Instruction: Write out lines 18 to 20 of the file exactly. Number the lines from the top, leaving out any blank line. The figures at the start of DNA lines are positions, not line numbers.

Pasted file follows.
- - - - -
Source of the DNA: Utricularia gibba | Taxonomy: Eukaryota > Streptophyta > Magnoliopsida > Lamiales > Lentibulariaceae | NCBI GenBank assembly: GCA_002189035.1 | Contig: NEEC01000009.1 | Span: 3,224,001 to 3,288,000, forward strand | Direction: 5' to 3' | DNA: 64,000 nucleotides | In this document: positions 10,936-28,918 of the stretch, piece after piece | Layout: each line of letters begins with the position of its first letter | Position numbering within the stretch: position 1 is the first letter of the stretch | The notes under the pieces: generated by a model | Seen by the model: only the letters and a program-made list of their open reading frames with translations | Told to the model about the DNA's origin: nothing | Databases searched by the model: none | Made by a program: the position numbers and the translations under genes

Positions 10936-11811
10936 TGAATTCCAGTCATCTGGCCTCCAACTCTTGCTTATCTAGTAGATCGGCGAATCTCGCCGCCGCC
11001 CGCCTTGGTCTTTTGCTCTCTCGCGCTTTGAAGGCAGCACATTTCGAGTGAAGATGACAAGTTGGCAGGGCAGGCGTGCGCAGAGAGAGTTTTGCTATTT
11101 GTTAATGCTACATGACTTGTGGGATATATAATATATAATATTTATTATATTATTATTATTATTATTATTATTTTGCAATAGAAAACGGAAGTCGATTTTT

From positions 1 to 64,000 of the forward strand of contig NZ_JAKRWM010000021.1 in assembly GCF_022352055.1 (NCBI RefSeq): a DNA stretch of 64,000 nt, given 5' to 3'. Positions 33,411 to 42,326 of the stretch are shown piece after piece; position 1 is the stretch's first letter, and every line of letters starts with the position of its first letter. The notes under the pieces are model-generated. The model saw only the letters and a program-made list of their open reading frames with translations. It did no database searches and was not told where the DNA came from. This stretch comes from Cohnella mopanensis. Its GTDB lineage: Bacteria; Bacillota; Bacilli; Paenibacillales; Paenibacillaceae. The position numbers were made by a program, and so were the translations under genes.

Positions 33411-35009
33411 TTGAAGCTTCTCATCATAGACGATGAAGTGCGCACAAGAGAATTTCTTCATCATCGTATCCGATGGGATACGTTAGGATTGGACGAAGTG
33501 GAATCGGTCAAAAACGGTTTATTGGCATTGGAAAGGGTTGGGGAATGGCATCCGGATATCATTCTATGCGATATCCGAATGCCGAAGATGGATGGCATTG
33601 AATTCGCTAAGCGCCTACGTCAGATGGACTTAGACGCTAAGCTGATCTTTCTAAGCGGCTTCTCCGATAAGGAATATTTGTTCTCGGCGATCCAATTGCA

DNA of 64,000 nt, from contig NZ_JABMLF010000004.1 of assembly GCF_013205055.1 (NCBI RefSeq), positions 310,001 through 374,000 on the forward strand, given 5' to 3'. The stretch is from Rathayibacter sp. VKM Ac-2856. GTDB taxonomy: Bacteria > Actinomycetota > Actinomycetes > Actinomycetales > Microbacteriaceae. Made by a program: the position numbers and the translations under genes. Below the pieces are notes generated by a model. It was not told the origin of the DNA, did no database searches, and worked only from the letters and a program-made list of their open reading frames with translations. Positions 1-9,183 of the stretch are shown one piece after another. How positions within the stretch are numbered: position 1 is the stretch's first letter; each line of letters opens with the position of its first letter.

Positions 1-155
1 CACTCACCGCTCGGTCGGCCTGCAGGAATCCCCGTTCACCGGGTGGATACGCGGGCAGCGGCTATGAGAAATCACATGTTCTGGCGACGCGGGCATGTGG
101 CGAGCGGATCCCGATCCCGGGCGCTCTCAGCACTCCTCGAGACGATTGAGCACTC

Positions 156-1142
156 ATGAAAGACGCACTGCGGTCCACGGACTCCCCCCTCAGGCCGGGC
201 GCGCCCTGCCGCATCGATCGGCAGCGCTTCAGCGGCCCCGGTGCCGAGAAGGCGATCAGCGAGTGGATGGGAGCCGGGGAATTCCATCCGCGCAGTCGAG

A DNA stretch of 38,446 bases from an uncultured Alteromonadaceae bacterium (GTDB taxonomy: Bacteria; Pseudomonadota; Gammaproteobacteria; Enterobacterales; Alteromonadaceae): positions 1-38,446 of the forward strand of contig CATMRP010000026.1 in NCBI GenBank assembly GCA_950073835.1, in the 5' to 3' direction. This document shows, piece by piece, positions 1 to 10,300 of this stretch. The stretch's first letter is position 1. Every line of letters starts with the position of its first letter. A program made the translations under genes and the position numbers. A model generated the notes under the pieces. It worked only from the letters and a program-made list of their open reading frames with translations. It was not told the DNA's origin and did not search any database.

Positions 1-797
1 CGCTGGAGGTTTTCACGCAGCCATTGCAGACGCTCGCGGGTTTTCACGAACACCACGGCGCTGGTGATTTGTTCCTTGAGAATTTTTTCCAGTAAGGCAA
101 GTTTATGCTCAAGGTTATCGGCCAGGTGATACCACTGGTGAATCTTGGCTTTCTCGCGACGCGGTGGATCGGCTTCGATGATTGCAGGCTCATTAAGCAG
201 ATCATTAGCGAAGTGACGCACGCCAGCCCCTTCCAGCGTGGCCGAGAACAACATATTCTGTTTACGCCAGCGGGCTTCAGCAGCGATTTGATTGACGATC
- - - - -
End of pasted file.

A DNA stretch of 38,446 bases from an uncultured Alteromonadaceae bacterium (GTDB taxonomy: Bacteria; Pseudomonadota; Gammaproteobacteria; Enterobacterales; Alteromonadaceae): positions 1-38,446 of the forward strand of contig CATMRP010000026.1 in NCBI GenBank assembly GCA_950073835.1, in the 5' to 3' direction. This document shows, piece by piece, positions 1 to 10,300 of this stretch. The stretch's first letter is position 1. Every line of letters starts with the position of its first letter. A program made the translations under genes and the position numbers. A model generated the notes under the pieces. It worked only from the letters and a program-made list of their open reading frames with translations. It was not told the DNA's origin and did not search any database.

Positions 1-797
1 CGCTGGAGGTTTTCACGCAGCCATTGCAGACGCTCGCGGGTTTTCACGAACACCACGGCGCTGGTGATTTGTTCCTTGAGAATTTTTTCCAGTAAGGCAA